• Hiring experienced people: The Obama campaign hired people who had doing it before, knew where to focus and what to avoid. They also hired enough people to do the jobs required so each person could do their job well.

Lessons for Campaigning Organisations

So what should campaigning organisations learn from this?:

  1. Planning is crucial. In addition to policy research, audience research and a campaign strategy, but also power analysis, target research, continuity plans, contingency plans. This includes planning so that opportunities can be seized when they arise.
  2. Analyse performance. This keeps you focused on what works and provides insights to keep you ahead of the targets. The science of campaigning is just as important as the art. Take data analysis seriously or be doomed to waste money, time and get off-track.
  3. Audience-centred public communication: it's about them and their passions, not you. This applies even to evidence-led organisations (vs. member led): even with the agenda determined by the evidence, the messaging to the public and supporters need to be about how it is relevant to them. For a diverse audience or a locally relevant issue, this means segmented communications.
  4. Invest in experience. Hire a specialist. Give them responsibility and autonomy. Get training for existing staff or individual weaknesses. Run small scale experiments. Stimulate specialists and support staff with feedback from performance analysis. Just don't pile it on overworked staff (at least without removing other work), new graduates or interns. Knowing how to communicate does not mean you can campaigning effectively.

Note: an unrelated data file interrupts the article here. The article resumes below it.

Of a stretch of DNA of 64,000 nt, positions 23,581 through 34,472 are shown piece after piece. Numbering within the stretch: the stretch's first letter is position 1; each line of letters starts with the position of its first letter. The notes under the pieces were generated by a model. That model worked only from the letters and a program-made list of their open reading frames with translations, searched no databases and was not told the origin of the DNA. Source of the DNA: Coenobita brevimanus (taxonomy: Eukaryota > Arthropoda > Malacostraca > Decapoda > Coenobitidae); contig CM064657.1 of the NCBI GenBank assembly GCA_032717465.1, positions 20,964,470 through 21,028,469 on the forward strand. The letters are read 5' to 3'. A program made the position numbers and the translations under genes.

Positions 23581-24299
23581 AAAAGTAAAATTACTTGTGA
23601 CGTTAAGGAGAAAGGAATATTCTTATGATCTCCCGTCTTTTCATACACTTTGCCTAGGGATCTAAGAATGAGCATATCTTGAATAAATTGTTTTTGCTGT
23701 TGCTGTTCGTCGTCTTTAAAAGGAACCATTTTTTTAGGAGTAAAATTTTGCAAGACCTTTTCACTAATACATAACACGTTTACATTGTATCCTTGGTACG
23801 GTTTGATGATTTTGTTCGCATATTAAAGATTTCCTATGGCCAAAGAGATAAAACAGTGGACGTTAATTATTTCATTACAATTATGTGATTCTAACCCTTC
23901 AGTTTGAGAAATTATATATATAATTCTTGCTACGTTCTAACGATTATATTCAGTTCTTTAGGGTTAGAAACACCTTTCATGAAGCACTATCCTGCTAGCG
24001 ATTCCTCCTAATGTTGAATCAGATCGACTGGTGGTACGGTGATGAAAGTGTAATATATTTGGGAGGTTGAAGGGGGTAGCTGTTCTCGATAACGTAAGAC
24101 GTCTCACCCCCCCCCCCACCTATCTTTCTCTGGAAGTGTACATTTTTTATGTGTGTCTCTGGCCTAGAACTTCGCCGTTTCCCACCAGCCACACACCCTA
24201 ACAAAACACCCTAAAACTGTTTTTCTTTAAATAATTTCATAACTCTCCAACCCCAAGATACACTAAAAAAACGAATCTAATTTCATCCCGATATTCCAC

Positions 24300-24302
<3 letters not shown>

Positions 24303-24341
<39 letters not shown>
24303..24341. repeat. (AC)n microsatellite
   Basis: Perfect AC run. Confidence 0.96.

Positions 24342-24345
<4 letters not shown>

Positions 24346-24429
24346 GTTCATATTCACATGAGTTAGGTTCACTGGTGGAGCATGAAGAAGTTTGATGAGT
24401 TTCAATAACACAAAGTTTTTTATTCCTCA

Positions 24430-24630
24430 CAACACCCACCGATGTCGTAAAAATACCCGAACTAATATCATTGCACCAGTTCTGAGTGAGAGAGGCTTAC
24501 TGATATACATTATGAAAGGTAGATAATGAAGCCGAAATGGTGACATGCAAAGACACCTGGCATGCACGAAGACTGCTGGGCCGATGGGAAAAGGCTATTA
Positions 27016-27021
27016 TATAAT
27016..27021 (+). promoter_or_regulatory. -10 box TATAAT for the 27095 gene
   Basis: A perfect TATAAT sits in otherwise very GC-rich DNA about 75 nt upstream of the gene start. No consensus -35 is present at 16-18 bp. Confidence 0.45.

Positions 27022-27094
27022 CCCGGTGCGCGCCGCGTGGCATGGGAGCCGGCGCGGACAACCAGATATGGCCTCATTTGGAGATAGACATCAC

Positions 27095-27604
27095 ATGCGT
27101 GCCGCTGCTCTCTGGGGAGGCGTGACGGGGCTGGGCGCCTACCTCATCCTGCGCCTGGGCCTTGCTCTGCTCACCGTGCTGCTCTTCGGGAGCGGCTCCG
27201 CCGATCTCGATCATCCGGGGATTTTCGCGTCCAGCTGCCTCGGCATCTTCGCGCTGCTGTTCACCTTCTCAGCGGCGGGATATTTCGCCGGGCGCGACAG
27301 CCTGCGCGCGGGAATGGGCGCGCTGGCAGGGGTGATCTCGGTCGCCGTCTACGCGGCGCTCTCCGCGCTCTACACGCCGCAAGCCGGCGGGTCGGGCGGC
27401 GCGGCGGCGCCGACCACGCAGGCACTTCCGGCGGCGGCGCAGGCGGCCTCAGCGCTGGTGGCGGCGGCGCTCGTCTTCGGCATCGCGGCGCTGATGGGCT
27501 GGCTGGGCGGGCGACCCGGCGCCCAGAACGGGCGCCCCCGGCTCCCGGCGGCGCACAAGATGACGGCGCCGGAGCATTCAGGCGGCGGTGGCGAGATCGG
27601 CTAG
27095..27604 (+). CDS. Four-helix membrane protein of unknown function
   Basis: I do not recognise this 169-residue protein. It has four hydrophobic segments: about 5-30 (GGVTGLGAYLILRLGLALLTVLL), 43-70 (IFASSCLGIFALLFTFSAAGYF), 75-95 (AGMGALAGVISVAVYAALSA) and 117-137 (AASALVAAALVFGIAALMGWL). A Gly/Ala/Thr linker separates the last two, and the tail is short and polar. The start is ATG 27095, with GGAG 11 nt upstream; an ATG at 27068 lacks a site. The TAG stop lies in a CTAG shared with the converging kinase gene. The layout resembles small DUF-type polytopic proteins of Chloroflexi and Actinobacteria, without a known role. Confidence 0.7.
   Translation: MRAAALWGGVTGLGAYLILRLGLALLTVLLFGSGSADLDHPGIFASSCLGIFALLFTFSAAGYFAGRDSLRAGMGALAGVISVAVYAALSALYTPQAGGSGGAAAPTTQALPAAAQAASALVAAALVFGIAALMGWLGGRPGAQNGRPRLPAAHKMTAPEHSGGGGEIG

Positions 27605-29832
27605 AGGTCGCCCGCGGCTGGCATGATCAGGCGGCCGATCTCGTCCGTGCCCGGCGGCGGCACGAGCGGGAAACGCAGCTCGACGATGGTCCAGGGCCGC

5. Plan for scaling: the resources (people's time and budget) it took to double or triple supporters or donations need to be increased to continue succeeding. If they do not increase, not only will success slow, but it may actually reverse if the successes (e.g. new recruits, donations) are not nurtured.
  6. Combine campaigning with donating. Results from a growing number of organisations are showing that donating around campaigning actions works and is accepted by supporters. It doesn't mean abandoning dedicated fundraising efforts, just adding fundraising as an option for campaign planning (e.g. to fund a stunt or the campaign).

Smart Campaigning

Applying these strategies, principles, priorities and practices not necessarily easy, but they are smart. The key question: is winning your campaign important enough to be smart with your campaigning?

What it takes to be smart with campaigning is what the Obama campaign team had: informed leadership from the top and people with the right skills and knowledge. Sadly, most campaigns have gaps in both areas and either fail to recognise them or fail to resolve them. The best time to start resolving them is now.

Ultimately smart campaigning means that if it can be won, it is won sooner. That saves money in the long term and is easier than trying to fix things along the way. Perhaps what is thus needed is an investment plan for campaigns than spans the budget cycles and allows a strong foundation to be established.

Further Reading and Viewing

To read more about the overall Obama Campaign and his competitors see:

by Duane Raymond published Feb 21, 2010,